Nü Religion: Hyena

 

Nü Religion Hyena

The cover of THEY.’s new album, Nü Religion: Hyena.

 

THEY. are an LA-based duo that combines producer Dante Jones and Drew Love on vocals. What they do as a duo is less easily definable. I know that Frank Ocean would love these guys. THEY. follow that same pattern of R&B genre-bending that he loves. I can also see where The Weeknd or twenty one pilots might fit in as well – THEY. seem to switch back and forth between rock, hip-hop, trap, electronic, R&B, and pop-based hooks and chordal patterns. It all comes together with a combination of the atmospheric and the heavy. And that’s just on one album – their first, Nü Religion: Hyena, which was released on February 24, 2017. 

It sounds like THEY. heard what was going on in the music industry and wanted a change from the usual, but managed to maintain the elements that allow a band’s music to be easily accessible. It is a difficult thing to do – on songs like “What You Want,” there’s almost an element of Nirvana in the guitars, whereas only a few songs before on “Motley Crew” it sounded like almost-but-not-quite trap. 

Their aesthetic is intriguing, too. It is usually dreamy and electronic counterpointed by staccato heavy beats, but there is something deeper moving behind it. A common musical theme throughout the album is that of North Africa, as is established in the intro song. The sounds are designed to shift from ear to ear and in the background is always the gentle hiss of voices. There is also the occasional flutter of a Middle Eastern-inspired flurry of notes that give it that flavor of something a little otherworldly and new. Even though the lyrics have not broken entirely from the thematic pattern established by popular hip-hop – money, women, alcohol – it is almost certainly something on which they can build.

As far as first albums go, it is extremely well done. THEY. crammed a whole lot into just one LP without it feeling cramped. Nü Religion: Hyena fits together seamlessly like a puzzle, and allows the band room to grow in their own sound. There are many sonic elements in the album and under any other circumstances they would clash horribly (I hear emo and mumble rap on the same album), but THEY. managed to bring everything under their control and marshall it into a new order.

On a personal note, I am a big fan of The Roots, so I always want to hear how everyone would work with them, but these guys in particular would be interesting, so I would like to talk about this possibility of collaborating with a more established group or artist. On the one hand, it is clear that THEY. like to have their own say in their production value, which is very polished and tightly controlled – because it is so difficult to pull off something new like this in the music industry, so THEY. have to do it perfectly the first time in order to establish their presence. But on the other hand, imagine for a moment combining The Roots’ love for experimentation and raw musicianship, as well as fondness for mixing instruments and stage experience, and combining it with Jones and Love’s new vision.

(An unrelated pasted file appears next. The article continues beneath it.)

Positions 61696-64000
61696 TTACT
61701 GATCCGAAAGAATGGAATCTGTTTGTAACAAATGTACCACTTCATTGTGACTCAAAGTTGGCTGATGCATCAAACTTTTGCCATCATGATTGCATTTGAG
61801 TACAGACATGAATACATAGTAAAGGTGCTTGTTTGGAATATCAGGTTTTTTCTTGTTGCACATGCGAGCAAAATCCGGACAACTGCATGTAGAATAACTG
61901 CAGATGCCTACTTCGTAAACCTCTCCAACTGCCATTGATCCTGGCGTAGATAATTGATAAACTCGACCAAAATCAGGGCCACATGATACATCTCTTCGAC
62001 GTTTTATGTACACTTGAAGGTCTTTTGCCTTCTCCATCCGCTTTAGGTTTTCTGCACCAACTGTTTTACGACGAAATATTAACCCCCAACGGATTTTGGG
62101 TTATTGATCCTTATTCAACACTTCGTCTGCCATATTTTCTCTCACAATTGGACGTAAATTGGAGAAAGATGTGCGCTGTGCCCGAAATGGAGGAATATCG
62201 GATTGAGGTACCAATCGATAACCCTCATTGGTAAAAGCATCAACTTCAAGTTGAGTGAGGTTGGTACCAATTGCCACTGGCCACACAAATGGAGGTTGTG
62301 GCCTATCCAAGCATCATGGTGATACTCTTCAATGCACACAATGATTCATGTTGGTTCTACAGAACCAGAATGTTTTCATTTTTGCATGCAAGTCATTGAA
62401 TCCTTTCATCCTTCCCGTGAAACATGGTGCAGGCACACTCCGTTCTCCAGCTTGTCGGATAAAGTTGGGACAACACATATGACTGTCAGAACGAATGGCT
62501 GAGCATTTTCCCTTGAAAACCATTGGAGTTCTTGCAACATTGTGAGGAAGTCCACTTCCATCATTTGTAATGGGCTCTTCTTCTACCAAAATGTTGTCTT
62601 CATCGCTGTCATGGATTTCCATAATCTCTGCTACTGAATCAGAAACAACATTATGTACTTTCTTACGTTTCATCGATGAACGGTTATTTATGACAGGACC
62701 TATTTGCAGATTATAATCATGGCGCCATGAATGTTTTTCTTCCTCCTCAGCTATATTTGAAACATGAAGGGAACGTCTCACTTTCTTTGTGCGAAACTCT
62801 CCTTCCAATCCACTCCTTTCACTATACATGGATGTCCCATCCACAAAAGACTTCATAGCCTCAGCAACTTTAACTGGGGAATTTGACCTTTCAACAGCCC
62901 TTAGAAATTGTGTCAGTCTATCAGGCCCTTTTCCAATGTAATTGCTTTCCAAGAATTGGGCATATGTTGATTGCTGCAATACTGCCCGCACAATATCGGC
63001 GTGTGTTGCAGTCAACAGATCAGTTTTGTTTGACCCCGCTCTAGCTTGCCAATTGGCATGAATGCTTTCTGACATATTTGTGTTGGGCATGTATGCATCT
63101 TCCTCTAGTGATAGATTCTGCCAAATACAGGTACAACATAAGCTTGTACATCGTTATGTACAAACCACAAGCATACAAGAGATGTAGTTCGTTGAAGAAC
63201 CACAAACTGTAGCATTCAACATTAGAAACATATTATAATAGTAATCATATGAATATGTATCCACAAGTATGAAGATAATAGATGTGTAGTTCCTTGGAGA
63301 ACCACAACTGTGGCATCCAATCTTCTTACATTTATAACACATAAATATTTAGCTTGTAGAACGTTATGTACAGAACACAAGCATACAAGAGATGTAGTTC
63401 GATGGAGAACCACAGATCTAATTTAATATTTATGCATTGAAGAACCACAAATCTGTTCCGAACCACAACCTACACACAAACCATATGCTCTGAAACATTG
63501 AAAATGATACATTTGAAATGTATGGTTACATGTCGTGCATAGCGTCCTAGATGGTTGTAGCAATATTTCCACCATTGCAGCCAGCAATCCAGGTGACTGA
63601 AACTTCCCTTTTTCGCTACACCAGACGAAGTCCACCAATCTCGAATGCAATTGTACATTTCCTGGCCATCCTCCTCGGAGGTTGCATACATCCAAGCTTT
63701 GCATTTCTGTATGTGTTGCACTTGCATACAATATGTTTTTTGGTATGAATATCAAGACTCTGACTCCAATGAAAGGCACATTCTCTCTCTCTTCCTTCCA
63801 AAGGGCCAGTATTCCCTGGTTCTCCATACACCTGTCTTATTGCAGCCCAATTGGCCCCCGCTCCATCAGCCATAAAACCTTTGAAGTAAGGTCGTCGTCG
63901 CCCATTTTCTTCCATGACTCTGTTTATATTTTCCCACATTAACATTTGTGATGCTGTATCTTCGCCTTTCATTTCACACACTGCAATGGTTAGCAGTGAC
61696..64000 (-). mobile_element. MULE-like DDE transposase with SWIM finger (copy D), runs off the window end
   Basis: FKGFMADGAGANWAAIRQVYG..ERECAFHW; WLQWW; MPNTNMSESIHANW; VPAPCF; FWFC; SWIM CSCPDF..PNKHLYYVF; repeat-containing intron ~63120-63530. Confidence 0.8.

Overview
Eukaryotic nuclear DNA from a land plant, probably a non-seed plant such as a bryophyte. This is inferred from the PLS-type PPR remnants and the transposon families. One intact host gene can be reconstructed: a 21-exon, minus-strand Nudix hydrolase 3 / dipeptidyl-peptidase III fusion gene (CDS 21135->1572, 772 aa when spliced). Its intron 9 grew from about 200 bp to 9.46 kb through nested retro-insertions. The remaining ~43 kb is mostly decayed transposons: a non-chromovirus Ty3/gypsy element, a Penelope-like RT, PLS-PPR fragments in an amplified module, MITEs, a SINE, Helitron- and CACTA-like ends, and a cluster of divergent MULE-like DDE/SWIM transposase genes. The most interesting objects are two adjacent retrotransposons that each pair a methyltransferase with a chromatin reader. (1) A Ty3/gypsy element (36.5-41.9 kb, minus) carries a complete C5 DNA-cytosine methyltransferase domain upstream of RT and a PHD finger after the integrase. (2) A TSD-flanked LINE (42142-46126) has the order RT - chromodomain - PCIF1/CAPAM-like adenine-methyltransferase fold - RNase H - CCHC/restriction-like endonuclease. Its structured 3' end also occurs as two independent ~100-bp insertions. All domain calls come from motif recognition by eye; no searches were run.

It would certainly be swung toward hip-hop, but within that realm there is so much that has yet to be done. It seems to me a crime that the most popular song so far on Nü Religion: Hyena is “Dante’s Creek,” which is easily the most poppy song off the album – and the weakest. Let the band highlight their vocal and production skills in the hip-hop community and THEY. will see a fanbase they never dreamed of. The Roots are a safe bet because they are huge and have clout, so they will automatically attract attention to THEY.’s rap work, and they also allow enough different in their music to keep everything that THEY. are already doing and then some.

It is essential wherever THEY. goes that they stay true to their vision, because what they are doing is artistically important. Jones and Love are two young black artist daring to break out of the mold that too often these days seems to be required for any progress in the industry. To make music that is progressive and different is not only a musical statement but a political one about all minority musicians taking back their identities. Should THEY. become huge, it will be because they started small, independent, and fiercely proud of who they are. It is refreshing and inspiring to see. 

Just based off of their first EP, their collaborations with Skrillex and ZHU, and their raw talent, THEY. can definitely make it on their own. And is it up to us to dictate the way in which the band wants to grow? If their next direction focuses even more on that Egyptian trap sound, they’ll work until it’s perfect. If they decide to become more pop-influenced, they can do that, too. Judging by their latest single, “U-RITE,” they are going more heavily in the trap direction and killing it, but only time will tell how it plays out. The only thing I do not want to see is THEY. get tired of innovating and quit the game. They are a unique voice saying something which needs to be said: that there is no “right” way to be an artist of color and make incredible music. It may be lonely where they are at right now, but they should be warned: fame attracts imitators. Who will they inspire? THEY. are tastemakers. Watch them.

You can watch THEY.’s latest music video for their newest single “U-RITE” by following the link here. Their latest album, Nü Religion: Hyena, is available on Spotify and is available for download on iTunes.

 

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